Order of Mass is an outline of a Mass celebration, describing how and in what order liturgical texts and rituals are employed to constitute a Mass.
The expression Order of Mass is particularly tied to the Roman Rite where the sections under that title in the Roman Missal also contain a set of liturgical texts that recur in most or in all Eucharistic liturgies (the so-called invariable texts, or ordinary of the Mass), while the rubrics indicate the rituals, and the insertion points of the variable texts known as the proper of the Mass. Having been virtually unchanged for many centuries, the Roman Catholic Order of Mass changed decisively after the Second Vatican Council.
Other Christian denominations have comparable descriptions of their liturgical practices for the Eucharist, which are however usually not called Order of Mass.
See also: Mass ordinary
See also: Proper (liturgy)
In the Roman Missal, the Order of Mass is printed as a distinct section placed in the middle of the book, between the Mass of the Easter Vigil and that of Easter Sunday in pre-1970 editions, and between the Proper of the Seasons and the Proper of the Saints thereafter.
In a Catholic tradition Order of Mass (Latin: Ordo Missae) is sometimes used as a synonym of Ordinary of the Mass (Ordinarium Missae), but the last expression usually rather refers to the Ordinarium parts of the Mass, i.e. the Mass ordinary, the set of texts of the Roman Rite Mass that are generally invariable. This contrasts with the proper (proprium), which are items of the Mass that change with the feast or following the Liturgical Year.
Before the Roman Missal of 1570 the Order of Mass was less uniform but by 1000 AD many sections of the Tridentine Mass were already established as part of the Mass.
See also: Tridentine Mass § Liturgical structure
The Order of Mass for the Tridentine Mass appears in Roman Missals from 1570, until it was replaced by the Order of Mass as published in the Roman Missal of 1970.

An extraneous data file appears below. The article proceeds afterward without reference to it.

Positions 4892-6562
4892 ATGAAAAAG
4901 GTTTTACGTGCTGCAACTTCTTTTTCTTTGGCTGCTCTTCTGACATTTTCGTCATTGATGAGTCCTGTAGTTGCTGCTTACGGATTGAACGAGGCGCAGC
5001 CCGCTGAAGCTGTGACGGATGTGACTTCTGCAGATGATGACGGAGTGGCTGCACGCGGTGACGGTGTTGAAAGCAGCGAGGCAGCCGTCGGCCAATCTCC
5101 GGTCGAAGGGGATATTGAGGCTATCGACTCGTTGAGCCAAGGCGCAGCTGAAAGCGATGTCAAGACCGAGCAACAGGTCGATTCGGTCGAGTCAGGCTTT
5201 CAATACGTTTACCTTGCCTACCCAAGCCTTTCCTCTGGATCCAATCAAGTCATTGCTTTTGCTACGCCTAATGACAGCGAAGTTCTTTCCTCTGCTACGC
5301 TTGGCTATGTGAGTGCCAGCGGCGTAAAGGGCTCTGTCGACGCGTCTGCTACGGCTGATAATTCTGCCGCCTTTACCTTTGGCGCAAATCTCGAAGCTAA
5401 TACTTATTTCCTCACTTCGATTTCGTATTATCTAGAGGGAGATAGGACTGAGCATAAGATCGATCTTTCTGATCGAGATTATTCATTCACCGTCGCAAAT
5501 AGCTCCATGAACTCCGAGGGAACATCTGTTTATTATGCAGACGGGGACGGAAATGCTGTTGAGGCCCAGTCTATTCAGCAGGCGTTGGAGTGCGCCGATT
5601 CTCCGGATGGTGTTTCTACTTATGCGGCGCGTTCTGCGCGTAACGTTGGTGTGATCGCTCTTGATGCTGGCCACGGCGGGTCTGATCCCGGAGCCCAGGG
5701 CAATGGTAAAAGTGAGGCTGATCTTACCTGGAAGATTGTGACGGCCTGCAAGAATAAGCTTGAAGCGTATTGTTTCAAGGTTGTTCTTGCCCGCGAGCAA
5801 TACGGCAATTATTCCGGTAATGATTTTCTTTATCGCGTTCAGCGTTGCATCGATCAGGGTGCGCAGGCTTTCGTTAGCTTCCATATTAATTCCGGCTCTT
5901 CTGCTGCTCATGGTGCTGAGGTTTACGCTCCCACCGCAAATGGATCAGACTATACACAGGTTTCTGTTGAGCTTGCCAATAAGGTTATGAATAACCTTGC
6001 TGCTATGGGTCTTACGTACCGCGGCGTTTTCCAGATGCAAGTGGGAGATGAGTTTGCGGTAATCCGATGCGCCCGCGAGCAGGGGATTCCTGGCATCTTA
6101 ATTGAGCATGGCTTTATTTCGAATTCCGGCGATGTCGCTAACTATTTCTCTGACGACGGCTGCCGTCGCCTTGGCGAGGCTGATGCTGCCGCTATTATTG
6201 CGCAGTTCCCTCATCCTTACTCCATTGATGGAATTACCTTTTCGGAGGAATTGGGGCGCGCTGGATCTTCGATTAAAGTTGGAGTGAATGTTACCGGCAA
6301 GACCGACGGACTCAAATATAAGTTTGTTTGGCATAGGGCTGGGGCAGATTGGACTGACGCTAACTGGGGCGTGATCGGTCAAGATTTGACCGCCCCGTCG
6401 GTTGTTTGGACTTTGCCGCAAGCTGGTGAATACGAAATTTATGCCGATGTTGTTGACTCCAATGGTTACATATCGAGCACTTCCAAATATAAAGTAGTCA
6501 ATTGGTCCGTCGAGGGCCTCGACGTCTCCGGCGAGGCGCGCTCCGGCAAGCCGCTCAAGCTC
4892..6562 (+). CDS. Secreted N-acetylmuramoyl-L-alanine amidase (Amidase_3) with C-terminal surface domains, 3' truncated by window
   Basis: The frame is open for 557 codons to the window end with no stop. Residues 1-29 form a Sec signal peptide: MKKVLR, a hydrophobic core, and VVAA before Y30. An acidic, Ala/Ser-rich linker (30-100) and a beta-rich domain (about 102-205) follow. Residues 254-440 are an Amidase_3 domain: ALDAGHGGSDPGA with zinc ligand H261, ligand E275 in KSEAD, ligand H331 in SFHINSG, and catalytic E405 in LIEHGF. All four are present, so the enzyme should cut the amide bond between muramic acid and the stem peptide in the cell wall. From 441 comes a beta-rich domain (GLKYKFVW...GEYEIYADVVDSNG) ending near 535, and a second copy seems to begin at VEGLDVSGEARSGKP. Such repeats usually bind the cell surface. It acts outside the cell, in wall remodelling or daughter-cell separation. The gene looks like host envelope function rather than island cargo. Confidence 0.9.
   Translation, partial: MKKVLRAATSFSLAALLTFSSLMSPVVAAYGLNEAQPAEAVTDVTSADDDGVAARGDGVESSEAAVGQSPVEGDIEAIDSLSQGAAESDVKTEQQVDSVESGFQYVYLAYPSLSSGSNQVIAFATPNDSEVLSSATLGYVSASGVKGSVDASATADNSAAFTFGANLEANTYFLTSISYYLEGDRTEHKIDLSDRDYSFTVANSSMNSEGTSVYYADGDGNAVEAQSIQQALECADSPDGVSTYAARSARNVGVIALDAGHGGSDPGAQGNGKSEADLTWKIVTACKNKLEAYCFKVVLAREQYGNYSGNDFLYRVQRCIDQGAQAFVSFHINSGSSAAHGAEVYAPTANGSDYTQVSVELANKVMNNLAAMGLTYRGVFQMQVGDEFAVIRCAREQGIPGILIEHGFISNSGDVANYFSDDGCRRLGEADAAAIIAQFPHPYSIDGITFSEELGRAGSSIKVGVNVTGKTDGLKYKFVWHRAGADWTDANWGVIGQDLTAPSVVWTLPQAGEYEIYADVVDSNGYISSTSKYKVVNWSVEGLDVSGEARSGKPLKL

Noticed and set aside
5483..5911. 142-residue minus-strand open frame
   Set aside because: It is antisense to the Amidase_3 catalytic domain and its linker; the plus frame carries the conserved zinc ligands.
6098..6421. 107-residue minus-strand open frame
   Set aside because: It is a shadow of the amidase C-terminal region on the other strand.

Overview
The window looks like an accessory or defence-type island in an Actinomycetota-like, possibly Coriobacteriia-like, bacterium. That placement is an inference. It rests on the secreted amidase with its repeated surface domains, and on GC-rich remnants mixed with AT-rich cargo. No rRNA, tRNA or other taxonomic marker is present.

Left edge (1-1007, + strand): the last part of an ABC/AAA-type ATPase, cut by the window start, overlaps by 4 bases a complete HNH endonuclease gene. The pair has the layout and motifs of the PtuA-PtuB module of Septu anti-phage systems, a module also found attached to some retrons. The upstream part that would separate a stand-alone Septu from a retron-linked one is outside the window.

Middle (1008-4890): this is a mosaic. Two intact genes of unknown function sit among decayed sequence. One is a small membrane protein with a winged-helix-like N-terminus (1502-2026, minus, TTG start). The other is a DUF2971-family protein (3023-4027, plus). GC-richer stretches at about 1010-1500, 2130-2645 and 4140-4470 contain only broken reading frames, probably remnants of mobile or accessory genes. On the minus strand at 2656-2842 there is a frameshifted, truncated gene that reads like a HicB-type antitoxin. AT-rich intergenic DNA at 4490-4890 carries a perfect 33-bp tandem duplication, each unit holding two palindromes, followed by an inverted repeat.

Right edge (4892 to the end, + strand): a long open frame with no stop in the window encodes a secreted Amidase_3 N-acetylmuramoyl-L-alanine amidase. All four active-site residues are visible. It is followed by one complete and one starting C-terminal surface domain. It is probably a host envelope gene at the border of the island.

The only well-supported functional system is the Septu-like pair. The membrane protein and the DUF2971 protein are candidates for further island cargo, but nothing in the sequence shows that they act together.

Many prayers have been shortened and/or alternative versions of texts of the ordinary can be chosen.
The Eastern churches generally follow similar traditions distinct from but analogous to Western practice. The 23 sui iuris Eastern Catholic Churches, celebrate the Eucharist in ways only accidentally different from the Western Church.
In the Byzantine Rite the Eucharist is called Divine Liturgy, which has several versions, with the Divine Liturgy of St. John Chrysostom coming closest to an equivalent of the Order of Mass in the Western traditions.
Traditionally, In Anglicanism the Book of Common Prayer is the guide for liturgical practices regarding the Eucharist, for instance having the Gloria near the end of the Service in some editions.
However various revisions have taken place throughout the Anglican Communion during the 20th and 21st Century, with most provinces creating a liturgy with a close resemblance to the western tradition. For example, until the retranslation of the Roman Catholic English Order of the Mass, the Church of England Common Worship liturgy was almost identical to the Roman Catholic Ordo except for some differences in wording in the Eucharistic prayers, though with the substantive elements identical the notable difference being that the peace follows the intercessions, not the Eucharistic Prayer.